1. The Courts below have given a decree to the plaintiff for the purchase money of certain property conveyed by him to the defendant on the liability of the properties conveyed. Exhibit A, dated the 22nd of January 1894, is the conveyance executed by the plaintiff. The price is fixed thereby at Rs. 1,650. It is stated to be kept with the purchaser in consideration of an agreement by him to discharge certain liabilities of the plaintiff. It is further stipulated that the money so reserved with the purchaser should be paid to the respective persons to whom the plaintiff was liable within eight days from the date of the sale and that the purchaser should, in default of payment, be liable for interest due to them from the date of sale and any damages resulting from such default. The defendant (the purchaser) having' made default in payment, the plaintiff is entitled to sue for damages for the breach of contract. The Courts below have treated the suit as one for the purchase money. They have held the plaintiff to be entitled to a; charge upon the property in the hinds of the buyer under Section 55 Clause (b) of the Transfer of Property Act. If this were correct, the plaintiff's suit would, of course, be in time under Article 132 of the Limitation Act. But if the damages claimed by the plaintiff are not purchase money due to him and he is entitled to no charge it is clear that the suit is barred by lapse of time. Has the plaintiff then a charge in this case? By the terms of the contract the purchase money is not payable to the plaintiff. He has no right of action to recover it. How then can he have a charge upon the property conveyed when no money is due to him (sic)der the conveyance? Section 55 says he (sic) the absence of a contract to the con(sic) the Judicial Committee of the Privy Council say in Webb v. Macpherson 30 I.A. 238 that to displace the satutory charge, 'it must be shown that there was a clear contract to the contrary between the parties.' It is true there is no express contract in this case against a charge, but is there not, to use the language of the Privy Council, at least something from which it is a necessary implication that such a contract exists'? When it is agreed that the purchase money, is to be paid to another, is that agreement consistent with the vendor retaining a charge? The purchaser, no doubt, is under a duty to the plaintiff to perform the covenant to pay the plaintiff's obliges. But he is under no obligation to pay the plaintiff any purchase money. The charge created by the statute in favour of the vendor is only security for purchase money payable to him. We are, therefore, inclined to hold that a contract to the contrary arises by implication, to negative the statutory charge. It is, no doubt, pointed out by the Privy Council that the statutory charge in India is different in origin and nature from the vendor's lien given by Courts of Equity to an unpaid vendor.' See also the notes to Mareth v. Symmons 2 White & Tudors Equity Cases. 935. But exclusion of such charge by contract express or implied, being contemplated, it is clearly open to us to negative, if we find, as in this case, a contract by necessary implication to the contrary. It is perhaps not easy to define what circumstances may give rise to, a necessary implication. The intention of the parties must be gathered from a variety of facts. But when the vendor gets-in return for , his conveyance a promise to pay the purchase money or a part thereof to a third person whom the vendor is under obligation to pay, it is perfectly safe to say that there is a contract to the contrary negativing a charge in the vendor's favour. If in England such a contract has been inferred, under like circumstances to exclude the equitable lien of the unpaid vendor, we shall not be acting wrongly in making use of English decisions for purposes of illustration. In Albert Life Assurance, Co. v. Western Life, Assurance, Society L.R. 11 Eq. 164 in consideration of the Albert, Company undertaking the liabilities, and, engagements of the Western. Society, the latter conveyed a lease, and mortgages belonging to it and when on failure of the former the society claimed a lien on the lease and mortgages conveyed, Sir James Bacon, Vice Chancellor, refused to allow it. In Webb v. Macpherson 30 I.A. 238 already cited, the Privy Council point out that conveyance or sale in consideration of a covenant to pay a sum of money in the future is different from sale in consideration of money which the purchaser covenants to pay. The distinction, they say, may seem fine but it is a real distinction and it is one which if made out might have had the effect which the High Court have given to it. In that case the price was fixed at Rs. 81000, Rs. 30,000 was paid down and the balance of Rs. 51,000 was agreed to be paid to the vendor in certain instalments. The sum of Rs. 51,000 was part of the purchase money payable to the vendor, though payment was deferred. It was, therefore, distinguishable from cases in which, to use the language of Vice-Chancellor Bacon, the engagement to do the thing was the consideration for the transfer and the vendor having accepted that engagement has the very thing he bargained for and cannot say the consideration has not passed to him. The English Courts do not-recognise alien in such a case. Lord St. Leonards states the distinction in these words: 'There is a marked distinction between conveyance as for money paid with a separate security for the price, whether by covenant, bond or note and a conveyance ex--pressed to be in consideration of covenants which the purchaser enters into by the deed itself.' Sugden's Vendors and Purchasers, page 554. Notwithstanding the decision of the Privy Council in Webb v. Macpherson 30 I.A. 238 we may, on, the authority of the English cases see also Earl of Jersy v. Briton Ferry Floating Dock Co. 7 Eq. 409 and In re Brentwood Brick and Coal Co. 4 Ch. D. 562 whose weight is still left unimpaired], hold that the conveyance was in consideration of 'covenants today in the future' and not for purchase money payable to the vendor in which latter case alone the charge created by the statute can attach. But however this may be, it is enough for the purpose of this case to say that a promise to pay a stranger is a mere covenant the breach of which must be compensated in damages and that there is no occasion for the statutory charge in favour of the unpaid vendor to arise. Stress was laid for the appellant on the provision in Exhibit A that the vendor and his descendants have no right to the property conveyed. But this, in our opinion, is nothing more than the common declaration in conveyances that the vendor does not reserve to himself and to his heirs any right in the property conveyed and has no reference to the unpaid vendor's lien or charge in the event of non-payment.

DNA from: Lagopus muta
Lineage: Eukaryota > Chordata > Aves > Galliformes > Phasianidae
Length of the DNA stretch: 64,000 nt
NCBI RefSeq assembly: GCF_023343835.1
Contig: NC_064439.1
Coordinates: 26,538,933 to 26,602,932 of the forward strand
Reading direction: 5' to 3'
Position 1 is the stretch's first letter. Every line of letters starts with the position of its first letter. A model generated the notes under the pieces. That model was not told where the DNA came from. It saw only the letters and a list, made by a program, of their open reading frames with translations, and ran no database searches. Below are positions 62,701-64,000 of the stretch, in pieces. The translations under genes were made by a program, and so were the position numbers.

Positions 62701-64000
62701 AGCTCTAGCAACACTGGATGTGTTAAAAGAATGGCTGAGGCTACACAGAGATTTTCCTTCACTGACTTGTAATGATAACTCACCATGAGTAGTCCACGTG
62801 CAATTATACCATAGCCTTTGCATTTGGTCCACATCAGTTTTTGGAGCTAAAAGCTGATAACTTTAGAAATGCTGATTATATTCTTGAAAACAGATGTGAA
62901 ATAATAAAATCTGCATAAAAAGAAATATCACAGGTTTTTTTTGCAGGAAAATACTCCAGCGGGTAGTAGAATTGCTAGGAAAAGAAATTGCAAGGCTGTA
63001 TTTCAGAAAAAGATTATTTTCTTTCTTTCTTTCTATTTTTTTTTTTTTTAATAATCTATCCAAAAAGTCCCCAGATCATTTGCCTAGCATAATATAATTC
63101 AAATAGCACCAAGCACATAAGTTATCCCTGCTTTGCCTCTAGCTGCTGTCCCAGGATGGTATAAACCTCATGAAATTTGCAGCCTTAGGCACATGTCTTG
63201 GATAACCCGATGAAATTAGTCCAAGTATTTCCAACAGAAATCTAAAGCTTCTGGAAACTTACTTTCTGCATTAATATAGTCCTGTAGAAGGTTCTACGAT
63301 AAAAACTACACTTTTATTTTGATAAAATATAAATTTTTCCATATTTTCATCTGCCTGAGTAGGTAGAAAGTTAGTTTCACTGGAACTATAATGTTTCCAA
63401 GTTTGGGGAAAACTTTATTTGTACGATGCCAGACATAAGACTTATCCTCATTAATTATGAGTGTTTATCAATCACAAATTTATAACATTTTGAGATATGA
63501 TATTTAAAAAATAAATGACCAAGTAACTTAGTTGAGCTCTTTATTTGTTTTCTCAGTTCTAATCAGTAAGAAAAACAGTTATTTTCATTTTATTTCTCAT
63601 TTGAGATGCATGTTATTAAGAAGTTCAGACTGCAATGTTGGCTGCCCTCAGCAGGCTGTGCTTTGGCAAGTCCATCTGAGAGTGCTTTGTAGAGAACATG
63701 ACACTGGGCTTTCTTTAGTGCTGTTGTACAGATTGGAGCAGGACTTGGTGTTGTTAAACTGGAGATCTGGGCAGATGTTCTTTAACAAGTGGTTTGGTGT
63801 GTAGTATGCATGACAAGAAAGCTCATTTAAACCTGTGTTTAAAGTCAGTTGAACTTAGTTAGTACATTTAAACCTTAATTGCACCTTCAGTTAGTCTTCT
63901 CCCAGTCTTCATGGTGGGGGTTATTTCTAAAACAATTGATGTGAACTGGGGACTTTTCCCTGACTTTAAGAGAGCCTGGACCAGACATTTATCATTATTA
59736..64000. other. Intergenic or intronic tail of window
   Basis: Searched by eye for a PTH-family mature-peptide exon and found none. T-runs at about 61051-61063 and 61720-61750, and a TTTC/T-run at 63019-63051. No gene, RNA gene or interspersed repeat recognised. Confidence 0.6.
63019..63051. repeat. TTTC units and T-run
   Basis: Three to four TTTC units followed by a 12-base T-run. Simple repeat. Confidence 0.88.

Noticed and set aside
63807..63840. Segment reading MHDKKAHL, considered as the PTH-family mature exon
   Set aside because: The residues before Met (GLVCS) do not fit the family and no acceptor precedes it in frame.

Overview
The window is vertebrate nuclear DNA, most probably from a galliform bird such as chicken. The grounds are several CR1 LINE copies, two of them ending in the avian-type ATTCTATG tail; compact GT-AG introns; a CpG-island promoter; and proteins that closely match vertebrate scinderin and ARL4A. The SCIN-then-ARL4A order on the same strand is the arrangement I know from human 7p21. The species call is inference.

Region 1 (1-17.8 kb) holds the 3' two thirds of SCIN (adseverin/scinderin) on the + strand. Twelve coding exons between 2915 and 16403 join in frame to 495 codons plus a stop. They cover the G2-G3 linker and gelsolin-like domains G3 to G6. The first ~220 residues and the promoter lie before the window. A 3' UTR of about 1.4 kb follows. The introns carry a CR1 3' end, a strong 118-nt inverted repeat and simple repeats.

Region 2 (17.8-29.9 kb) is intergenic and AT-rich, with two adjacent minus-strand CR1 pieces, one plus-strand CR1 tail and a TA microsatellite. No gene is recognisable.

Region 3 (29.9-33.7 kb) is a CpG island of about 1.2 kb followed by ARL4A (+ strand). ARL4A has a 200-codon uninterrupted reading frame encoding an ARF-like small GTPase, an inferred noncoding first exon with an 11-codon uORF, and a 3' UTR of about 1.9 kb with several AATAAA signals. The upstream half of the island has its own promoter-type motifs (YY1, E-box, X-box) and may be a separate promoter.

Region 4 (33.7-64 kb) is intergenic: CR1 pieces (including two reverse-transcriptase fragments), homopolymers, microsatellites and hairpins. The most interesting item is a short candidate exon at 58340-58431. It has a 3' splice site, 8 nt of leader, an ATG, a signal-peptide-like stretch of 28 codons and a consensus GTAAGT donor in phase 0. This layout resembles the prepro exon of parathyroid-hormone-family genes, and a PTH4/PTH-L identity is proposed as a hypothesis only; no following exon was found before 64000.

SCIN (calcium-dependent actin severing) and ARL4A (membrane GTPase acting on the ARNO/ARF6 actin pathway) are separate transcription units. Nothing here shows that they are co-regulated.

2. It was also contended that according to the instrument the receipt of the purchase money was acknowledged and no question of the right of the unpaid vendor could arise. But as pointed' out in Dart's Vendors' and Purchasers Volume 2, pp. 739 and 740, the vendor's' lien, (and we conceive the statutory charge in India as well), is not lost by such acknowledgment. See also Sections 54 and 55 of the Conveyencing Act 1881.
3. Upon the finding, however, that there was no purchase money payable to the vendor, the plaintiff had no charge. This view is riot in accordance with the actual decision in Ramakrishna Ayyar v. Subramania Ayyar 29 M.k 305,the facts of which are similar to those of the present. No question was' raised or considered in that case as to whether any purchase money was due to the plaintiff. The sole point decided was that there was a statutory charge as distinguished from a vendor's lien. The authority of that case, therefore, does not preclude us from holding that the plaintiff in this case is not entitled to a charge. The decrees' of the Courts below must be reversed and the suit dismissed with costs throughout.